Discussion: Porters Five Forces of Competition Kaiser Permanente Question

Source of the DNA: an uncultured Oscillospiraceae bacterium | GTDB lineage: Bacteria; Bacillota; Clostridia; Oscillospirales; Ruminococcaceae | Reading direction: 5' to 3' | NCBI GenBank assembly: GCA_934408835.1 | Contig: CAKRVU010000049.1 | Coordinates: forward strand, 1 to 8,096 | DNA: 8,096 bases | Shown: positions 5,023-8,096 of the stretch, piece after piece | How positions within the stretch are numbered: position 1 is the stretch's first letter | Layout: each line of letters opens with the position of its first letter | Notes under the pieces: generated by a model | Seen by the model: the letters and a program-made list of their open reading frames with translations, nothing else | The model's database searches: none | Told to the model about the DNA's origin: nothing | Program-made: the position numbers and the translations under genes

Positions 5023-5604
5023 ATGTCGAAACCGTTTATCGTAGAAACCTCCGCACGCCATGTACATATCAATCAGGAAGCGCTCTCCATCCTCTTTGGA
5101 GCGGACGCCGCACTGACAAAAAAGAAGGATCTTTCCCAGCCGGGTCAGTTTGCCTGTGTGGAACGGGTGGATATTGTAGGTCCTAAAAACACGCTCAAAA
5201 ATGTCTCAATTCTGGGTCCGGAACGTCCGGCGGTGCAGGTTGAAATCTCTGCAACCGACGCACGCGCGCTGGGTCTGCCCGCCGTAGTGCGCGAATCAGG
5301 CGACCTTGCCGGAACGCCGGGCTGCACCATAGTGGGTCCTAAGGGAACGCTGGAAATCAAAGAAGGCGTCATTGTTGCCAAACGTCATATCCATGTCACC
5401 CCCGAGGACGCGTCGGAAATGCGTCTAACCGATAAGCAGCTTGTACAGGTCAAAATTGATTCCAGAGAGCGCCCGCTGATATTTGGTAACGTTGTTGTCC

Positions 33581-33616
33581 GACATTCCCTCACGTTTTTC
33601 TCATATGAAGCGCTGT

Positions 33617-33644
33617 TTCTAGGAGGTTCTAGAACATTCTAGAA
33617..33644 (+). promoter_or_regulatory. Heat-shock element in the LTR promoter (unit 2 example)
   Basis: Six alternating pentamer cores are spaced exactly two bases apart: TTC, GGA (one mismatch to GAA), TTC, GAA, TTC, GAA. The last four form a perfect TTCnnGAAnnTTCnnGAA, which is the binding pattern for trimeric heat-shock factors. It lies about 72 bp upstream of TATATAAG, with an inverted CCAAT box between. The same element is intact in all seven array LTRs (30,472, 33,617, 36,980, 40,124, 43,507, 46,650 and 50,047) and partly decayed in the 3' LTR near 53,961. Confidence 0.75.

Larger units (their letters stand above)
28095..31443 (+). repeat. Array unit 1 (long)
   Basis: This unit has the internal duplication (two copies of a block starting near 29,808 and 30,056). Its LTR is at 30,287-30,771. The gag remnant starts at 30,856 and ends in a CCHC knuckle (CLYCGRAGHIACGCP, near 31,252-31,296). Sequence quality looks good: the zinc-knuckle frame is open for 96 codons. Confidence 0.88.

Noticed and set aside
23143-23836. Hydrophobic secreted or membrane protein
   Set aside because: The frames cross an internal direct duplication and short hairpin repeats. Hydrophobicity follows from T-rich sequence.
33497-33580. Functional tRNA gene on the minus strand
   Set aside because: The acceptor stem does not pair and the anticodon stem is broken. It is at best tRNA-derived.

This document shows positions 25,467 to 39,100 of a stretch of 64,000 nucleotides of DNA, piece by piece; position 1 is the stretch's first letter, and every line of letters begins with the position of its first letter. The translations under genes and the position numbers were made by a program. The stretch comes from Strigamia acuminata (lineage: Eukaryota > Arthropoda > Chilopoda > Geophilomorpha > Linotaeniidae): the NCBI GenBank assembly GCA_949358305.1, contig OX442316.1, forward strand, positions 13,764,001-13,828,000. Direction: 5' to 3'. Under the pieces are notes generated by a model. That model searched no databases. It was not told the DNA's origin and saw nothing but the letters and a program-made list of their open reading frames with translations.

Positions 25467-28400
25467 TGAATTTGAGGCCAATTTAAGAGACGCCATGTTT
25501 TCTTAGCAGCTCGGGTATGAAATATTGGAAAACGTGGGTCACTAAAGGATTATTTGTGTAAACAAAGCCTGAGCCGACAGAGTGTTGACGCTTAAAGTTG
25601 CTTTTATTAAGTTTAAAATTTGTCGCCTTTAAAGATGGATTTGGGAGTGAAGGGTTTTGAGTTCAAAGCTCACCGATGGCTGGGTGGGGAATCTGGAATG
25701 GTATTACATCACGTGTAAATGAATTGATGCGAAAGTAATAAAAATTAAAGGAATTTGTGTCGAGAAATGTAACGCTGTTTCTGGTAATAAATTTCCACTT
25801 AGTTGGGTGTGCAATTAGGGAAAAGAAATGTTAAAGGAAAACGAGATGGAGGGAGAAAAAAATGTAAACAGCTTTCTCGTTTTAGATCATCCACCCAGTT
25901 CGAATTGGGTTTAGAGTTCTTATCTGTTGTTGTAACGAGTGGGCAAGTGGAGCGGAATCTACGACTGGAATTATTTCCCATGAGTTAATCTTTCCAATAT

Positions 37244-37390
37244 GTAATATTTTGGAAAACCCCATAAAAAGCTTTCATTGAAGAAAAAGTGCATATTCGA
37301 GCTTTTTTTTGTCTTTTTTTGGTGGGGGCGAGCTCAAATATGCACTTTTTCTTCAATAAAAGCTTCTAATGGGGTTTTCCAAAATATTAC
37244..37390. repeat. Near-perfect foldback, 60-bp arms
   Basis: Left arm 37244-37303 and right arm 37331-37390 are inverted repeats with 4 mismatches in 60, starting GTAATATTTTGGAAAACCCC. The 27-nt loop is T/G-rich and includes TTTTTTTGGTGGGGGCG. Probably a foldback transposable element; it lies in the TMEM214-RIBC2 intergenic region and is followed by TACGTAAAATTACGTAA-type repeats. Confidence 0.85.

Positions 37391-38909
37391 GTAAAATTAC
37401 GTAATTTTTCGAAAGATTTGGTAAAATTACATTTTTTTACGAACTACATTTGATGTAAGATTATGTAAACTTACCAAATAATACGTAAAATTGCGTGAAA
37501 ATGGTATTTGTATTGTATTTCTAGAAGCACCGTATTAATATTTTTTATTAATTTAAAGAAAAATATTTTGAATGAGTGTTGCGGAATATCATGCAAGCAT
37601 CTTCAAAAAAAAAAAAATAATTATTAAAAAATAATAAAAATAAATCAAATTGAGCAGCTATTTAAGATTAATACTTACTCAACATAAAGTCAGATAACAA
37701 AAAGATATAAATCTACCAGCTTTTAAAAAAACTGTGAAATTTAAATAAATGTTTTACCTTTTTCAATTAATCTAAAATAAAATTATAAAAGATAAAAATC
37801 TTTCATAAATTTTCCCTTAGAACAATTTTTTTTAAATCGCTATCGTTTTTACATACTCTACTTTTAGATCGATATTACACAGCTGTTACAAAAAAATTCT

Discussion: Porters Five Forces of Competition Kaiser Permanente Question ORDER NOW FOR CUSTOMIZED AND ORIGINAL ESSAY PAPERS ON Discussion: Porters Five Forces of Competition Kaiser Permanente Question Organizations’ long-term health and viability are dependent on many factors, including the structure of the market the organization is competing in—and healthcare is no exception. Understanding the competitive forces in the industry will help in planning for the future. As discussed in this course, the more competition an organization faces, the more economic risk there is; and this makes long-term planning difficult. Discussion: Porters Five Forces of Competition Kaiser Permanente Question Professor Michael Porter, of the Harvard Business School, has prepared a grid of the five forces of competitive advantage. Based on a healthcare organization you are familiar with, prepare a report on the competitive forces affecting the organization using Porter’s five forces as your guideline. Length: 10-15 pages, not including title and reference pages Resources: Include a minimum of 5-7 scholarly resources related to your issue. health_economics_week_8.pdf week_8_the_effect_of_physician_and_hospital_market_structure_on_medical_technology_diffusion.pdf week8_profits__market_structure__and_market_power.pdf week_8_the_competitve_forces_that_shape_strategy.pdf week_8_competitive_effects_analyses_of_hospital_mergers.pdf MHA-5009 V1: Health Economics (3578369450) – MHA-5009 V1: Health Economics (3578369450) 3/2/21, 5:09 PM MHA-5009 V1: Health Economics (357836945… FB Sec!on 3: Market Structure and Compe!!ve Advantage The structure of markets is cri!cal in determining the financial viability of organiza!ons, including healthcare organiza!ons. Compe!!on from compe!tors, the rela!onship between the organiza!ons and their suppliers, and the rela!ve posi!on of the organiza!on to its customers (pa!ents) all play cri!cal roles in the long-term health of the organiza!ons. In this final sec!on, the various market structures and the market structures will be explained. In addi!on, other forces of organiza!on compe!!ve advantage will be explained, as well as a common methodology to analyze the compe!!ve advantage and posi!on of organiza!ons. 0 % 0 of 8 topics complete Week 8 Market Structure and Compe!!ve Advantage https://ncuone.ncu.edu/d2l/le/content/251482/printsyllabus/PrintSyllabus Page 1 of 5 MHA-5009 V1: Health Economics (3578369450) – MHA-5009 V1: Health Economics (3578369450) 3/2/21, 5:09 PM The structure of a market will be a major determining factor in the long-term health of any organiza!on. There are markets where compe!!on is huge and profits are limited due to the compe!!on. Other markets are less compe!!ve, and organiza!ons have a greater ability to earn profits and profits are more reliable and steady. Investopedia provides great defini!ons for the following terms. The major types of market structures are: ” Launch in a separate window In the United States, governmental policy favors the perfect compe!!on model. An!-trust laws have been established to https://ncuone.ncu.edu/d2l/le/content/251482/printsyllabus/PrintSyllabus Page 2 of 5 MHA-5009 V1: Health Economics (3578369450) – MHA-5009 V1: Health Economics (3578369450) 3/2/21, 5:09 PM ensure firms do not develop an advantage over individuals driving up prices to the individual. This does not mean that all markets need to be the perfectly compe!!ve model. If other models naturally develop, those structures would not be subject to an!trust laws. Organiza!ons are constantly looking at their market in hopes of structuring the market so they can have a compe!!ve advantage and earn profits which are reasonable and reliable. One model, which has gained wide acceptance, was developed by Michael E. Porter, an economist from the Harvard Business School. Dr. Porter has wri”en extensively on compe!!ve strategy and compe!!ve advantage and lately has focused on healthcare. His model has five forces of compe!!ve advantage, listed below. The five forces are (Porter, 1980): 1. Barriers to entry: How easy is it to enter the market? If very easy, firms will face increasing compe!!on; if not easy, compe!!on will be low. 2. Bargaining power of suppliers: If there are many suppliers of items, a firm uses that compe!!on keeps input prices low. If there are only one or a few suppliers, the firm may not have the ability to nego!ate input prices. In a hospital, for example, there may be only a few suppliers of implants; therefore, the hospital’s ability to nego!ate price is limited. Likewise, if there is a drug on patent, the ability to nego!ate price is limited. However, there may be other items for which there are many suppliers; and in those cases, the hospital will have the ability to nego!ate price. https://ncuone.ncu.edu/d2l/le/content/251482/printsyllabus/PrintSyllabus Page 3 of 5 MHA-5009 V1: Health Economics (3578369450) – MHA-5009 V1: Health Economics (3578369450) 3/2/21, 5:09 PM Most firms will have a wide range of suppliers with varying levels of bargaining power. 3. Bargaining power of buyers: In healthcare who is the buyer? Thousands of individuals may use your service; but due to health insurance, they could be represented by only a few major players.Discussion: Porters Five Forces of Competition Kaiser Permanente Question There are markets in the United States where only two or three major insurance firms represent 90% of the pa!ents—in this case, they’d have major bargaining power over the healthcare providers. One strategy of healthcare providers to gain bargaining power is to combine together to have the size to compete against insurance firms. 4. The threat of subs!tutes: Are there subs!tutes for your service? Outpa!ent surgical centers now compete with hospitals, urgent care centers with emergency rooms, and at-home services with long-term care facili!es, to name a few. 5. The intensity of Rivalry: Are there many or few compe!tors? If many, what strategies can be used to reduce the compe!!on? References: Porter, M. E. (1980.) Compe!!ve strategy: Techniques for analyzing industries and compe!tors. New York, NY: The Free Press. Investopedia. (n.d.). Monopolis!c compe!!on. Investopedia. (n.d.). Monopoly. Investopedia. (n.d.). Oligopoly. https://ncuone.ncu.edu/d2l/le/content/251482/printsyllabus/PrintSyllabus Page 4 of 5 MHA-5009 V1: Health Economics (3578369450) – MHA-5009 V1: Health Economics (3578369450) 3/2/21, 5:09 PM Investopedia. (n.d.). Monopsony. Investopedia. (n.d.). Perfect compe!!on. Books and Resources for this Week 7 Week 8 – Signature Assignment: Perform a Market Structure Analysis a Healthcare System Assignment Due March 7 at 11:59 PM https://ncuone.ncu.edu/d2l/le/content/251482/printsyllabus/PrintSyllabus Page 5 of 5 Health Services Research © Health Research and Educational Trust DOI: 10.1111/1475-6773.12506 RESEARCH ARTICLE The Effect of Physician and Hospital Market Structure on Medical Technology Diffusion Pinar Karaca-Mandic, Robert J. Town, and Andrew Wilcock Objective. To examine the in?uence of physician and hospital market structures on medical technology diffusion, studying the diffusion of drug-eluting stents (DESs), which became available in April 2003. Data Sources/Study Setting. Medicare claims linked to physician demographic data from the American Medical Association and to hospital characteristics from the American Hospital Association Survey. Study Design. Retrospective claims data analyses. Data Collection/Extraction Methods. All fee-for-service Medicare bene?ciaries who received a percutaneous coronary intervention (PCI) with a cardiac stent in 2003 or 2004. Each PCI record was joined to characteristics on the patient, the procedure, the cardiologist, and the hospital where the PCI was delivered. We accounted for the endogeneity of physician and hospital market structure using exogenous variation in the distances between patient, physician, and hospital locations. We estimated multivariate linear probability models that related the use of a DES in the PCI on market structure while controlling for patient, physician, and hospital characteristics. Principal Findings. DESs diffused faster in markets where cardiology practices faced more competition. Conversely, we found no evidence that the structure of the hospital market mattered. Conclusions. Competitive pressure to maintain or expand PCI volume shares compelled cardiologists to adopt DESs more quickly. Key Words. Market structure, medical technology diffusion Over the last 50 years, innovation in medical technology has been a key driver in improving life expectancy (Cutler and McClellan 2001) and escalating health care costs (Newhouse 1992; Smith, Newhouse, and Freeland 2009).Discussion: Porters Five Forces of Competition Kaiser Permanente Question The evidence suggests that medical technology innovations have been costeffective in improving population health, but the distribution of these gains has been uneven. Several studies have proposed that specialization in intensive treatments can lead to greater treatment variation (Chandra and Staiger 579 580 HSR: Health Services Research 52:2 (April 2017) 2007; Chandra and Skinner 2009; Skinner and Staiger 2009). Overall, the observed geographic variation suggests that new medical technologies are often under- and overutilized, and that the diffusion of medical care technology may not be optimal. Given the large cost and health consequences of over- and underuse, the welfare loss from nonoptimal diffusion of medical technologies is likely signi?cant. The literature on medical technology diffusion dates back to the 1960s (Coleman et al. 1966). Most studies have focused on variations in diffusion across hospitals (Chandra, Malenka, and Skinner 2014) and have primarily looked at hospital-level diffusion of high-cost procedures (Bloom, Hillman, and Schwartz 1991; Fendrick et al. 1994) like magnetic resonance imaging and computed tomography scanners (Banta 1980; Hillman et al. 1984; Hillman and Schwartz 1985; Steinberg, Sisk, and Locke 1985a,b; Baker and Wheeler 1998). However, physicians are the key agent in determining whether a patient receives a given medical technology. This suggests that understanding the forces that affect physician technology adoption is necessary to address disparities in medical technology use. Research on physician technology adoption is scarce, and most studies that do exist have only focused on a limited set of physician characteristics such as age, urban versus rural location, and type of practice (solo/group) (Freiman 1985; Forte et al. 2008; Hollingsworth et al. 2008). In this paper, we examined the role market structure played in the diffusion of new medical technology. In general, market structure describes the number and relative size of providers in a market. The role of provider market structure on medical technology diffusion is unknown, but empirical research from nonhealth care industries has demonstrated that new technology diffusion occurs more quickly in the presence of more competition (Levin, Levin, and Meisel 1987; Seim and Vaiard 2011). Using a 100 percent fee-for-service Medicare population, we investigated the adoption of drug-eluting stents (DESs), a breakthrough medical technology that was introduced into the U.S. market in April 2003 for use in percutaneous coronary intervention (PCI), a common interventional cardiology procedure used to widen constricted coronary arteries. Our focus was Address correspondence to Pinar Karaca-Mandic, Ph.D., School of Public Health, Division of Health Policy and Management, University of Minnesota and NBER, 420 Delaware Street SE, MMC 729, Minneapolis, MN 55455; e-mail: pkmandic@umn.edu. Robert J. Town, Ph.D., is with The Wharton School, Colonial Penn Center, University of Pennsylvania and NBER, Philadelphia, PA. Discussion: Porters Five Forces of Competition Kaiser Permanente Question Andrew Wilcock, M.A., is with the School of Public Health, Division of Health Policy and Management, University of Minnesota, Minneapolis, MN. Market Structure and Medical Technology 581 whether variation in the use of DESs was related to the PCI market structure cardiologists and hospitals faced when the technology was ?rst introduced. BACKGROUND ON DESs AND MARKET I NTRODUCTION Stents are used in PCI. A PCI typically involves the insertion of a catheter from an artery in the groin to a narrowed or blocked artery of the heart. The balloon in?ates and widens the constricted artery, thereby restoring blood circulation to the heart. Traditionally, the main complication of PCI has been restenosis, where the affected artery re-narrows, requiring patients to undergo repeat PCIs (Shih and Berliner 2008). Drug-eluting stents comprised the latest breakthrough in stent technology for PCI. The DES is a stent coated with drugs designed to prevent or slow restenosis (Groeneveld et al. 2008b). At the time of its introduction, the DES was largely considered a signi?cant improvement over other stent technologies for most patients. The Cypher stent (produced by Cordis Corporation, a subsidiary of Johnson & Johnson; Fremont, California, USA) was the ?rst DES approved for use in the United States and was released into the PCI market in April 2003. The new technology spread quickly, and within 6 months, the Cypher stent was being used in 60 percent of all PCIs (Malenka et al. 2008). Cypher controlled the DES market until March 2004 when the Taxus stent (produced by Boston Scienti?c; Marlborough, MA, USA) was approved for use by the FDA. By June 2004, with both DES products on the market, 90 percent of PCI procedures were using the new technology (Rao et al. 2006; Groeneveld et al. 2008a; Malenka et al. 2008). CONCEPTUAL F RAMEWORK AND HYPOTHESES ON MARKET STRUCTURE Providers are interested in delivering quality health services to their patients, but they are also motivated by the pro?tability of those services. While new technology impacts both objectives directly, we conjectured that the returns from adoption are not uniform across different market structures. Markets with more competition over patient volume likely create stronger incentives to develop comparative advantages over rivals to retain or attract patients. Adopting the latest technology is believed to be a strong and apparent signal 582 HSR: Health Services Research 52:2 (April 2017) of care quality, an important factor for patients (or their primary care physicians) deciding over providers. On the other hand, markets with greater competition may also operate under smaller price-cost margins and weaker bargaining positions with payers. This increases the chance that incremental cost differences between old and new technologies will prevent providers from adopting the new technology. These competing notions have a strong theoretical basis. The Fudenberg and Tirole (1985) model predicted that markets with more ?rms will speed up technology adoption by increasing the opportunities for stealing business. The Reinganum (1981) model, on the other hand, predicted that market structure has an ambiguous effect on innovation: more ?rms may increase incentives to adopt technology early to gain a competitive advantage, but more ?rms will also reduce postadoption gains as the incentives will be split across a larger number of agents. The market for PCI with stent technology has several features that allow us to make more de?nitive hypotheses at the cardiologist and hospital level. Acquiring materials for inpatient procedures like PCI is typically an institutional responsibility. This means that it is the hospital that directly faces the incremental supply costs from adoption. As gainsharing agreements between cardiologists and their hospitals were largely nonexistent during our study period (Wilensky, Wolter, and Fischer 2007), we believe cardiologists were not directly sensitive and possibly indifferent about the incremental costs associated with adopting DESs. In addition, cardiologist payments from the Centers for Medicare & Medicaid Services (CMS) did not vary by stent type, meaning there was no ?nancial incentive pushing them to use DES technology. Discussion: Porters Five Forces of Competition Kaiser Permanente Question In the absence of price-cost differences, technology adoption at the cardiologist level would have only been driven by the desire to improve the effectiveness of PCI and the desire to attract patients. It is likely that the pressure to retain or expand PCI volume share following the introduction of a breakthrough stent technology would have been more compelling in PCI markets where patients had more choice over cardiologists. We conjectured that markets with more competition among cardiologists (or cardiology practices) delivering PCI would have experienced faster technology diffusion. This compulsion would hold at the hospital level as well. Hospitals make substantial investment in institutional assets necessary to deliver PCI (i.e., catheterization laboratories), and the relative pro?tability of inpatient cardiology programs. Institutional cardiology programs typically compete for patients through their admitting cardiologists, and by offering the latest stent technology, hospitals could attract cardiologists interested in using DESs. Market Structure and Medical Technology 583 Indeed, surveys suggest that “a new medical arms race” had emerged during this period, in large part to the waning in?uence of managed care and the entry of specialty care hospitals and clinical service lines (Devers, Brewster, and Casalino 2003; Berenson, Bodenheimer, and Pham 2006). We conjectured that DES technology would have diffused faster in these markets with higher competition among hospitals. However, understanding adoption at the hospital level requires more explanation. Unlike cardiologists, the hospital price-cost margin changed with DES. The list price of the ?rst DES technology, the Cypher stent, was $3,195, approximately $2,000 more per stent than bare-metal stent (BMS) technology (Hodgson et al. 2004). While some hospitals received substantial discounts on the list price (Avery et al. 2004), the decision to adopt came with a steep increase in material costs. Because DES was believed to signi?cantly improve the effectiveness of PCI, CMS created two new DRGs that reimbursed hospitals on average $1,800 more per PCI to offset the higher price of the new technology. After adjusting this base amount by geographic location and other factors, the average hospital was believed to have received $2,200 more per PCI under these new DRG codes (Hodgson et al. 2004). This means that inserting a DES over BMS was only slightly more pro?table for the average hospital. Factors such as urban location, charity care, teaching status, and hospital size (e.g., volume discounts) would have improved the price-cost margin on DES, yet many hospitals did not have these advantages.Discussion: Porters Five Forces of Competition Kaiser Permanente Question Therefore, in the case of hospitals, it is ultimately an empirical question whether more competitive market structures were associated with more DES use, supporting our compulsion story, or if more competitive structures were associated with less DES use, supporting the notion that insuf?cient incentives existed in these markets to adopt the new technology. Market structure is only one of several possible reasons for provider variation in DES use. Indeed, differential rate of DES use across cardiologists or hospitals could re?ect a natural heterogeneity in preferences toward new technology and in perceived adoption costs. For example, large hospitals that are more established may possess economies of scale when purchasing DESs, resulting in lower per unit costs. Teaching hospitals, higher quality hospitals, higher volume hospitals, or cardiac intensive care hospitals may have better resources for informing physicians and staff on the bene?ts of DESs. These hospitals also may have received preferential marketing from Cordis or Boston Scienti?c, making DES adoption more likely. Similarly, older physicians, those with longer work history, better reputations, or higher volumes may have more information on the bene?ts of the DES. These more experienced 584 HSR: Health Services Research 52:2 (April 2017) physicians may have been involved in the initial DES clinical trials, making them more informed and comfortable adopting the new technology. Overall, we hypothesized that these physician and hospital heterogeneities, which are likely related to the perceived bene?ts and costs from adopting a new technology, will in?uence DES use. In our analysis of the association between DES adoption and market structure, we controlled for these characteristics to better isolate our relationship of interest. M ETHODS Data Sources and Study Sample Our primary data sources were the Medicare Standard Analytic Files (SAF), the ?nal action claim records submitted by noninstitutional providers. Our study sample included all Medicare Fee-for-Service (FFS) bene?ciaries identi?ed in the Medicare Carrier SAF (Part B or physician claim record) as having received a PCI in either 2003 or 2004. The PCIs were identi?ed in the Carrier SAF using Current Procedural Terminology codes of 92980, 92981, 92982, or 92984. The cardiologist performing the PCI and the cardiologist’s practice were identi?ed on each PCI claim in the Carrier SAF by the performing physician identi?er (UPIN) and the tax-identi?er (TAXNUM). The ZIP code of the performing physician was also identi?ed on each PCI cla … Get a 10 % discount on an order above $ 100 Use the following coupon code : NURSING10